It was expected that Donald Trump’s political rivals would blame him for the Pittsburgh massacre, hard as it is to square this argument with plain common sense. No president has been more supportive of Israel than Trump. He has Jewish family members. Moreover, the murderer wasn’t one of his supporters.
And despite all this, we’re asked to believe that a neo-Nazi, who hates Trump precisely because of his ties to Jews, somehow acted in something like Trump’s spirit. Why? Because Trump created a “climate of hatred” toward migrants, and because Jews, according to the killer, support immigration. This is more than a slight stretch, and it gives the impression that those who advance this narrative are less concerned about the welfare of Jews than they are for bashing Trump.
The facts produced in support of this flimsy narrative were quickly shown to be just as flimsy. Jonathan Greenblatt, a former adviser to President Barack Obama and now the CEO of the Anti-Defamation League, provided the golden piece of evidence that everyone rushed to quote: a 57 percent rise in the number of anti-Semitic “incidents” in 2017; that is, in Trump’s first year in office.
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But this number, it turns out, conceals more than it reveals. In an article on the Jewish website Tablet, David Bernstein showed why. The increase was in the number of people who felt they were victimized, not in the number of attacks.
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The number of violent attacks actually dropped in 2017, even drastically; moreover, the places with a particularly sharp increase in the number of reported incidents were university campuses. Trump’s influence there is negligent, of course, in comparison to the impact of the academic left, which is growing increasingly hostile toward Israel. It’s no longer a secret that being a Jewish student at a contemporary American university isn’t easy, under the tyranny of political correctness.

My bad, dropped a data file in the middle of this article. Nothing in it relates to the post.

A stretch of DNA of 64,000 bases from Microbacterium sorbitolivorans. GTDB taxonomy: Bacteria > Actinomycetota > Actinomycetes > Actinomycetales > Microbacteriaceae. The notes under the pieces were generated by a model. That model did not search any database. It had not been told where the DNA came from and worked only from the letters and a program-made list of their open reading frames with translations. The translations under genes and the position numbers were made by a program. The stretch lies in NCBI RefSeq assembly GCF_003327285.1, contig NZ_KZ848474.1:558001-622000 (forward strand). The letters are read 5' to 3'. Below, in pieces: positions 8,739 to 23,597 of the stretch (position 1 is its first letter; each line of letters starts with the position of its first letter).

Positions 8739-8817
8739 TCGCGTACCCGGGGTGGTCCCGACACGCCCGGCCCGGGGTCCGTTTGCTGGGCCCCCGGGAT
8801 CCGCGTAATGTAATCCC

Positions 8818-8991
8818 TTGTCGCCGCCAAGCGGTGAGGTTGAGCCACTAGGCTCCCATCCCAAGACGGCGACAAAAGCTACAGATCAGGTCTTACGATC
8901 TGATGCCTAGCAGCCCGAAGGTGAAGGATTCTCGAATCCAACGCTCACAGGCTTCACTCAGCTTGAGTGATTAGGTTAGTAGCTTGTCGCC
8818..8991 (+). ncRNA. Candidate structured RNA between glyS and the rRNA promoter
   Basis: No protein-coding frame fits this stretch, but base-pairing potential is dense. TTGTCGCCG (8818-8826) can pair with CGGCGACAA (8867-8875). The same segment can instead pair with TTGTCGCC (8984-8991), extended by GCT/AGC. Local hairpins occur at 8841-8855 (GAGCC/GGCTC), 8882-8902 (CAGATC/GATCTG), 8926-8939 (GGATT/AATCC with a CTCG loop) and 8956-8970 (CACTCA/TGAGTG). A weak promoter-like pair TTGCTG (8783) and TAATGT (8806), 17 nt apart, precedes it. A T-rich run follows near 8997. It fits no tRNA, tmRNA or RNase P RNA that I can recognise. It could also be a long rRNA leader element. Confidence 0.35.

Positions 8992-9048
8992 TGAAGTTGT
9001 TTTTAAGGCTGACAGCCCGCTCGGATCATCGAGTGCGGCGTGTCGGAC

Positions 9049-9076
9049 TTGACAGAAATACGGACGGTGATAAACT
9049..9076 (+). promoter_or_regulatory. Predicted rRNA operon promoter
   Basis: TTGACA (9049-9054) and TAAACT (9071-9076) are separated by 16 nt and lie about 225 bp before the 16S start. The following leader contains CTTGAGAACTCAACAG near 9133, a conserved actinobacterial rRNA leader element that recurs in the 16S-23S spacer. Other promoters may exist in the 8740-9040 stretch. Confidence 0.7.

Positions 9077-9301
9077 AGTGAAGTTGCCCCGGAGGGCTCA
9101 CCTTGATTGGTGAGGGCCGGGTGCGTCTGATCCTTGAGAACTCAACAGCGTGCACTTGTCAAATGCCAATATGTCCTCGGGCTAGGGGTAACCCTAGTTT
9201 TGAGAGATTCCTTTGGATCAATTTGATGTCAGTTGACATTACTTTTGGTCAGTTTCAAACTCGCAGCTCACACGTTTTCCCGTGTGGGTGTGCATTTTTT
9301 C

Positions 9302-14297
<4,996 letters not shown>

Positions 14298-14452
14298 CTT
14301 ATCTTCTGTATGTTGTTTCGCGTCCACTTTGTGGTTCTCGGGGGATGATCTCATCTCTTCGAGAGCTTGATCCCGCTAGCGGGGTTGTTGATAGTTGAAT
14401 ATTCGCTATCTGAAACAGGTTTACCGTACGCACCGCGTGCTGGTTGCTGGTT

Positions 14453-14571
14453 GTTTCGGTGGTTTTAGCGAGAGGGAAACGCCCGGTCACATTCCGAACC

This is why it’s hard to shake off the unpleasant feeling that Robert Bowers has become something of a fig leaf. Here, in a flash of false clarity, the Nazis have returned to center stage, and the old sort of anti-Semitism could be used to hide the new sort.
One need not forgive Trump for failing to clearly condemn neo-Nazis in the aftermath of Charlottesville, or underestimate the dangers lurking on the far right (mainly in Europe), to recognize what any sober observer of the contemporary climate would tell you: The risk of anti-Semitism posed by American neo-Nazis, as murderous and vile as it is, pales in comparison to the darkening clouds of Islamic anti-Semitism. The latter is backed by states, armies, nuclear-weapons programs, worldwide terror organizations and a vast network of anti-Semitic incitement in mosques all across the West.
A substantial part of the left has opened its doors to this type of anti-Semitism, under the deceptive aegis of multiculturalism, tolerance and a concern for human rights. It has made Israel-hatred legitimate. If there is a “climate of hatred” it’s a result of this acceptance, and it's this that is making Jews flee Europe. This isn’t a climate created by Trump, but one he vehemently opposes.